The Fire Creek Mine, located in north-central Nevada, is a high grade epithermal vein deposit. Underground bulk sampling began in 2013 and commercial mining commenced in 2014.
Fire Creek uses cut-and-fill and long hole stoping mining methods. Both methods require narrow mining dimensions to minimise dilution and maximise ore recovery. The behaviour and development of the veins at Fire Creek can be complex, therefore detailed geological modelling is required to optimise success.
In an effort to build a better model of the deposit, geologists review historic core logs and photos. As with many projects, geologists’ interpretations of drill core vary and logging data is often inconsistent through different generations.
Fire Creek is no exception. The geology team has spent significant time sifting through historic core photos and re-analysing core logs. To facilitate this work, the geology team needed a way to incorporate diamond drill core photos that illustrate lithology, alteration and the various styles of mineralisation alongside the geological data within Maptek Vulcan.
Using Vulcan fundamentals learned on the job, brainstorming sessions during a Maptek site visit, and skills newly acquired during a lava scripting course, the geology team was able to turn this concept into reality.
A custom lava script was built off existing Vulcan functionality to enable users to display images of core boxes directly down the drill trace. At the macro scale, geologists are able to view the differences in lithology, rock conditions, and alteration throughout multiple holes on drill fans and in three dimensions.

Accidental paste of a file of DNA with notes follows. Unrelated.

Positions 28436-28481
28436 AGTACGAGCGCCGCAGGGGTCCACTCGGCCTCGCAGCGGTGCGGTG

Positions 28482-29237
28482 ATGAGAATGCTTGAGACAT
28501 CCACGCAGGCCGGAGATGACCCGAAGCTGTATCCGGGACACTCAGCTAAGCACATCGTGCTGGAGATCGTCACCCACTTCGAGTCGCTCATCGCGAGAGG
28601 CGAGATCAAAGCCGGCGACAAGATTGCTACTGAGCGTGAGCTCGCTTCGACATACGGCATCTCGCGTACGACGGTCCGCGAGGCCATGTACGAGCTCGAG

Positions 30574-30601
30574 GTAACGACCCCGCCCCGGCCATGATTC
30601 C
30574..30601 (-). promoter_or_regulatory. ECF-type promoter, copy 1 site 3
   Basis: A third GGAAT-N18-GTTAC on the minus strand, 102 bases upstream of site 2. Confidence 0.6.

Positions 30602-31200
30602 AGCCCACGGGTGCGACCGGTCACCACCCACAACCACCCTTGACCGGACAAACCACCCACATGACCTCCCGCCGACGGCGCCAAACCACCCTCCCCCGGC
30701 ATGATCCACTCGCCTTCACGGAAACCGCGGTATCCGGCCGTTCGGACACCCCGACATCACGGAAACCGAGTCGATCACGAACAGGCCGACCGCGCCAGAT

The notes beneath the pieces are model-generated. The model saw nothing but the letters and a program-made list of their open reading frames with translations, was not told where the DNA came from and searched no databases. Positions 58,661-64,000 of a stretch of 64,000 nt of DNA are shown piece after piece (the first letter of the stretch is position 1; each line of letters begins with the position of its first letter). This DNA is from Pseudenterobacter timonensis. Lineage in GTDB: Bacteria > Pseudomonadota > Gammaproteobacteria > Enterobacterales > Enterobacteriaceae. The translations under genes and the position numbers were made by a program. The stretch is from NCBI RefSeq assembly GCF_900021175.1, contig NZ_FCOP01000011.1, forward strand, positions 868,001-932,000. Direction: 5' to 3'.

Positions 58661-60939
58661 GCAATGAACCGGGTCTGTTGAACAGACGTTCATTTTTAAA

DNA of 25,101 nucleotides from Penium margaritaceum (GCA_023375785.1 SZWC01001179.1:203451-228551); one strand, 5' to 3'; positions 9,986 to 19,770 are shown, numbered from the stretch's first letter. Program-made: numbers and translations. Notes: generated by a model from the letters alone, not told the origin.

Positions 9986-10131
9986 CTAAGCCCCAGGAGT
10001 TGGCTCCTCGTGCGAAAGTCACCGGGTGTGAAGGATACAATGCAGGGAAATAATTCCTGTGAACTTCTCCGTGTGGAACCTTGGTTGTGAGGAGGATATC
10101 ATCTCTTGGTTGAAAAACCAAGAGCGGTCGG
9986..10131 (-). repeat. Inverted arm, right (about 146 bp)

‘It takes time up front to set up the naming convention and then roll out the new process to make sure the photos are actually usable. But once the leg work is done, being able to spin the drillholes around with the photos loaded, adds a whole new dimension to how we use our data,” commented mine geologist Eric Hobbs.
The output allows the team to quickly review, correct, and test broader interpretations, providing a better understanding of the ore system, which results in improved models.
With computing enhancements delivered in Vulcan 10 and higher, the team is able to review the image registrations, assay data, and other geological information. Geologists can zoom out to view broader alteration and lithology differences between holes, or zoom in to the full resolution of the photo to look at individual vein textures and characteristics.
“When I am flagging a new drillhole, I load the vein and lithology triangulations alongside the core photos. I can see exactly what the intercepts look like in relation to the surrounding drillholes and data,” said Hobbs.
“I can quickly view the core photos for multiple drillholes from the same drill fan and see how the vein behaves along strike, changes in elevation, lithology and so on. I can then make a confident judgement on how to flag that intercept and adjust our lithology triangulations on the fly,” he concluded.
The biggest benefit to the mine site is an increased confidence and understanding of the deposit.
They are able to build and update geological models significantly faster than previously. This leads to more consistent logging data, allowing for faster target recognition for surface and underground drilling programs, and ultimately results in better ore/waste calls from the ore control geologists.
Through ‘out of the box thinking’ and lava scripting training, Klondex geologists have created a step change in the level of understanding of the Fire Creek deposit.
Eric Hobbs, Mine Geologist
Christian Rathkopf, Data Analyst
Fire Creek Mine
Anthony Bottrill, Corporate Resource Manager